Global trends in the use of insecticides to control vector-borne diseases.
ABSTRACT: BACKGROUND: Data on insecticide use for vector control are essential for guiding pesticide management systems on judicious and appropriate use, resistance management, and reduction of risks to human health and the environment. OBJECTIVE: We studied the global use and trends of insecticide use for control of vector-borne diseases for the period 2000 through 2009. METHODS: A survey was distributed to countries with vector control programs to request national data on vector control insecticide use, excluding the use of long-lasting insecticidal nets (LNs). Data were received from 125 countries, representing 97% of the human populations of 143 targeted countries. RESULTS: The main disease targeted with insecticides was malaria, followed by dengue, leishmaniasis, and Chagas disease. The use of vector control insecticides was dominated by organochlorines [i.e., DDT (dichlorodiphenyltrichloroethane)] in terms of quantity applied (71% of total) and by pyrethroids in terms of the surface or area covered (81% of total). Global use of DDT for vector control, most of which was in India alone, was fairly constant during 2000 through 2009. In Africa, pyrethroid use increased in countries that also achieved high coverage for LNs, and DDT increased sharply until 2008 but dropped in 2009. CONCLUSIONS: The global use of DDT has not changed substantially since the Stockholm Convention went into effect. The dominance of pyrethroid use has major implications because of the spread of insecticide resistance with the potential to reduce the efficacy of LNs. Managing insecticide resistance should be coordinated between disease-specific programs and sectors of public health and agriculture within the context of an integrated vector management approach.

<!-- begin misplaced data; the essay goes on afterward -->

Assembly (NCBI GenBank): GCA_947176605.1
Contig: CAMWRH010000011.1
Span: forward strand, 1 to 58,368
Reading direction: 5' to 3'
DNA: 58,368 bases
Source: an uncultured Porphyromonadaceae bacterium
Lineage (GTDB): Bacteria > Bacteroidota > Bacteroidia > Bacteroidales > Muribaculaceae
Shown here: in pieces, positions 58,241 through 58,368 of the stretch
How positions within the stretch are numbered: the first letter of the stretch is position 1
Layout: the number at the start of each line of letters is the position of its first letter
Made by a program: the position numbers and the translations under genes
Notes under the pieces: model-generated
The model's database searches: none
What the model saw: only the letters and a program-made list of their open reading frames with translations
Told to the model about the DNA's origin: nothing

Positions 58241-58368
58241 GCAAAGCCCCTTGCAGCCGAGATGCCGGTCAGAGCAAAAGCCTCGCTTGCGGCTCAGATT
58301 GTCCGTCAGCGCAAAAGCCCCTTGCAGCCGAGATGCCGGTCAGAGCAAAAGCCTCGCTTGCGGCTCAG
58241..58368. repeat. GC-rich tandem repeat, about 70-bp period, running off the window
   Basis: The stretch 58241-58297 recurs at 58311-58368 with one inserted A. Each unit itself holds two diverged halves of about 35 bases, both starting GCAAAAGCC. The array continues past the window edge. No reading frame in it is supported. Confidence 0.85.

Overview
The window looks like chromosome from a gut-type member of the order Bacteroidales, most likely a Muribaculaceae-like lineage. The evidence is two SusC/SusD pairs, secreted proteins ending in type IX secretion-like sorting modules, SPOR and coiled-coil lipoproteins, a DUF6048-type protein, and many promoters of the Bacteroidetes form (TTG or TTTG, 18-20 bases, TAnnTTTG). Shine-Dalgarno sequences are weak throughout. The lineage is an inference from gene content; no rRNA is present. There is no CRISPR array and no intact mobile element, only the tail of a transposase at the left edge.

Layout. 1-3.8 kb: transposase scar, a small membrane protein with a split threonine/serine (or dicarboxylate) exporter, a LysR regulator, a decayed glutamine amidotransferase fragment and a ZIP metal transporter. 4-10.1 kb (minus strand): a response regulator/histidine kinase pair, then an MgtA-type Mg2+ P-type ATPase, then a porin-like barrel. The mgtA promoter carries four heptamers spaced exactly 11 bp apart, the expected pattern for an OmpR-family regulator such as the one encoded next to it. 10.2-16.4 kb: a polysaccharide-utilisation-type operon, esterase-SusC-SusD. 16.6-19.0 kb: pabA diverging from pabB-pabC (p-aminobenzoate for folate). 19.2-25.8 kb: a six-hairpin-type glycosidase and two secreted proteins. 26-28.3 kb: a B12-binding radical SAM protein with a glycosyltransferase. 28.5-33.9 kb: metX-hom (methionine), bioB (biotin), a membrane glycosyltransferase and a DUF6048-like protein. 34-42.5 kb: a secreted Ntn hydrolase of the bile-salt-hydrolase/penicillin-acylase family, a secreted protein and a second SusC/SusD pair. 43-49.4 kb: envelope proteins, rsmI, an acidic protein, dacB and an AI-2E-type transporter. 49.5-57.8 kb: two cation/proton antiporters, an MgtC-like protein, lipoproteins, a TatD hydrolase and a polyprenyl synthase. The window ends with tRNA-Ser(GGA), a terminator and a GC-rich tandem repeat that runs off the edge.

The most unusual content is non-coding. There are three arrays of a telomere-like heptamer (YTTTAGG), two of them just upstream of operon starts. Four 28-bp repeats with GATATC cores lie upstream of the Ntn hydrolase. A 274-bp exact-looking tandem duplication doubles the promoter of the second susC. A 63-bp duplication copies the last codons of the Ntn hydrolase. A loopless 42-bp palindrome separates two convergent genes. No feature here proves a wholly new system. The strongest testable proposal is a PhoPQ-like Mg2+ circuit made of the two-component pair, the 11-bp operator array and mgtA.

Project description:BACKGROUND: As insecticide resistance may jeopardize the successful malaria control programmes in the Mekong region, a large investigation was previously conducted in the Mekong countries to assess the susceptibility of the main malaria vectors against DDT and pyrethroid insecticides. It showed that the main vector, Anopheles epiroticus, was highly pyrethroid-resistant in the Mekong delta, whereas Anopheles minimus sensu lato was pyrethroid-resistant in northern Vietnam. Anopheles dirus sensu stricto showed possible resistance to type II pyrethroids in central Vietnam. Anopheles subpictus was DDT- and pyrethroid-resistant in the Mekong Delta. The present study intends to explore the resistance mechanisms involved. METHODS: By use of molecular assays and biochemical assays the presence of the two major insecticide resistance mechanisms, knockdown and metabolic resistance, were assessed in the main malaria vectors of the Mekong region. RESULTS: Two FRET/MCA assays and one PCR-RFLP were developed to screen a large number of Anopheles populations from the Mekong region for the presence of knockdown resistance (kdr), but no kdr mutation was observed in any of the study species. Biochemical assays suggest an esterase mediated pyrethroid detoxification in An. epiroticus and An. subpictus of the Mekong delta. The DDT resistance in An. subpictus might be conferred to a high GST activity. The pyrethroid resistance in An. minimus s.l. is possibly associated with increased detoxification by esterases and P450 monooxygenases. CONCLUSION: As different metabolic enzyme systems might be responsible for the pyrethroid and DDT resistance in the main vectors, each species may have a different response to alternative insecticides, which might complicate the malaria vector control in the Mekong region.